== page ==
The Crush

I.

It’s one of those nights where I’m in charge of my friend’s phone. We’re waiting for the guy she likes to text her back, and I’ve taken her phone away to keep her from checking it every 15 seconds. Every time it vibrates, she dives behind the nearest piece of furniture. I summarize his messages for her and take dictation when she finally feels well enough to respond. “A big part of having a crush,” she tells me, “is feeling like you’re about to die all the time”.

II.

I wish he would tell me to shut up. We’re sitting close enough to touch, or at least we would be if I could stay still for one fucking second. I’m squirmy and squirrely and nervously chattering about nothing in particular. I’m desperately hoping that he finds my nervous babbling endearing. I’m increasingly worried that he doesn’t. I wish I could read the answer in his expression, but we’re facing the same direction and there is not a force on earth strong enough to make me turn my head to look at him. If I look at him, we might make eye contact. If we make eye contact, I might die. On the upside, if I die, I might finally stop talking.

I wish he would tell me to shut up, though if he did I would probably yell at him for being rude. I wish I could shut up, though I’m worried that if I ever stop talking about inane bullshit we might actually have to talk about something real. If I stop chattering, we might have to talk about how I feel like I’ll die if he doesn’t kiss me, though I also worry I might die if he does. I hope he thinks I’m being cute. I hope he tells me to shut up. I’m worried he might never kiss me. I’m worried he might. I wish someone would say something to fill the silence. Then I remember that there is no silence and I’m still talking.

III.

He and I have this unspoken agreement where he drives me around when I need to escape campus and in exchange I buy him cigarettes. I’m not sure who’s getting the better deal. Gas near school is wildly expensive, but so are cigarettes. One time when I asked him if I could have one, he told me that smoking is a filthy habit and I should never pick it up. “You’re too pretty to smoke,” he says. I’m not sure if it’s sweet or sexist. I decide not to think about it too much.

Sometimes we go to a shitty Chinese restaurant and order plate after plate of scallion pancakes until we feel bloated and oily and sick. We split the bill. Sometimes we sit on the hood of his car in the gym parking lot and marvel at what incredible fucking cliches we are. We talk about how recognizing yourself as a cliche is just a second level of cliche. Sometimes I lie on the couch in his dorm room like the patient in a New Yorker cartoon about a psychiatrist. I complain about my parents and about exaggerated crushes on other guys I don’t actually like that much. Afterwards, I worry that everything I’ve said is a turnoff. I worry he thinks I’m crazy. I’m worried he thinks I don’t like him. I’m worried he knows I do.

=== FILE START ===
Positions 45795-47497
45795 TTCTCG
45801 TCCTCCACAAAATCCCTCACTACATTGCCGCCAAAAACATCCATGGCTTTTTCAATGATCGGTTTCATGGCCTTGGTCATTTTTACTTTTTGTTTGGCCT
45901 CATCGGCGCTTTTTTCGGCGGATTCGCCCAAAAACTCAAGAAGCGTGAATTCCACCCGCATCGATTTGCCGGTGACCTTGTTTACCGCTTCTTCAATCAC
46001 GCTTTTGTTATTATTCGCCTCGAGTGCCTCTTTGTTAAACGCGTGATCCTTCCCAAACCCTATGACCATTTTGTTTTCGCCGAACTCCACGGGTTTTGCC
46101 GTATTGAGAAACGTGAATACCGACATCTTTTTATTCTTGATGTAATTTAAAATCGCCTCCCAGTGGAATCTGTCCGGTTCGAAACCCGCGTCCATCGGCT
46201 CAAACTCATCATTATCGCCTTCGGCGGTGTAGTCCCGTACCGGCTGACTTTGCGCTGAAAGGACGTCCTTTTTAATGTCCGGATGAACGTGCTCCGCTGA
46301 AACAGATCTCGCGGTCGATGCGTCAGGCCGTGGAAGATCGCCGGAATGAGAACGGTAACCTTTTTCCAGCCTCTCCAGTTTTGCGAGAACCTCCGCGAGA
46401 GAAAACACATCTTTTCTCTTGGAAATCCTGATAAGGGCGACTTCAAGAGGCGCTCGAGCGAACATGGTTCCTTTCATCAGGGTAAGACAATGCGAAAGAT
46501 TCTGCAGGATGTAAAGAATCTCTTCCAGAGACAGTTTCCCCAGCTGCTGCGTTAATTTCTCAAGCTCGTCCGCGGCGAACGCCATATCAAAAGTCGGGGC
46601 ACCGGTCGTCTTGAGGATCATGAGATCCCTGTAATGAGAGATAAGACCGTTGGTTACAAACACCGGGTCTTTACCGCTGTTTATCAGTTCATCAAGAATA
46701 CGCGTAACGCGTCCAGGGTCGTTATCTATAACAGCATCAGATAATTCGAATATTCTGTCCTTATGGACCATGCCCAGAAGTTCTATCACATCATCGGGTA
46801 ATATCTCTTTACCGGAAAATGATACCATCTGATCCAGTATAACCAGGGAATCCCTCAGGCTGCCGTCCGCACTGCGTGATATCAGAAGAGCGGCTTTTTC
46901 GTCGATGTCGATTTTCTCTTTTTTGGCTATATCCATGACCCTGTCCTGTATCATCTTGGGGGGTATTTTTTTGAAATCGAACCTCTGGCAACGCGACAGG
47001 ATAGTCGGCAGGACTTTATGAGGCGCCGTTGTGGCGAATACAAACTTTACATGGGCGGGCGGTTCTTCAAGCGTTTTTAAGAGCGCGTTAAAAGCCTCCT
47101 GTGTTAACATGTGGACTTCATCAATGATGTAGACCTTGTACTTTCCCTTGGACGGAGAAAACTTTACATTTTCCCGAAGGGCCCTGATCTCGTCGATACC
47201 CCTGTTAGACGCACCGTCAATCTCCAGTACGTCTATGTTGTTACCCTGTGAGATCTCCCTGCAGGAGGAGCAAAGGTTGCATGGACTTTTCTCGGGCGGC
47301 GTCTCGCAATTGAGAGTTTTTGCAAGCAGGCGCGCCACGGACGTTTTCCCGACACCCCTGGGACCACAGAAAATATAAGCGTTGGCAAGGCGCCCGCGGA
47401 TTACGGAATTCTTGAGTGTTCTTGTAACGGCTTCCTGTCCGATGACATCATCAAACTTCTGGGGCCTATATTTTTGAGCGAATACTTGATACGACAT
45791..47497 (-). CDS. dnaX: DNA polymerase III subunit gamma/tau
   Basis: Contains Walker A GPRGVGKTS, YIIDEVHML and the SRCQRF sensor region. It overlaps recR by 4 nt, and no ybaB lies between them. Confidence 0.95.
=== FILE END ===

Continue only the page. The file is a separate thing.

IV.

When I finally stop talking, I can’t start again. He is worried by my sudden uncharacteristic silence and asks if I’m okay. I don’t tell him that I feel the overwhelming need to hide behind the couch or under a table. I don’t say anything. I don’t move. For once, I stay still.

My First Name Ain’t Baby: ‘Hey Baby’ and Street Harassment

I heart NY. I really, truly do. However, when I leave to return to school in late August, I know I’ll breathe a sigh of relief. No more constant hot urine smell in the subways. No more swimming upstream against massive crowds heading in the opposite direction. And most importantly, no more constant sexual harassment on the street.

I doubt that street harassment is more of a problem in New York City than any other highly populated urban area where a lot of people walk. It’s just that this summer in New York is the first time that I’ve spent a significant amount of time walking by myself in such an area. I’ve certainly been catcalled, propositioned, and even groped on the street before, but never in such a constant, unceasing manner. In the time I’ve spent in the city, there has not been a single day when I haven’t been sexually harassed in a public place on at least two separate occasions. I’ve also witnessed dozens of other women being publicly sexually harassed.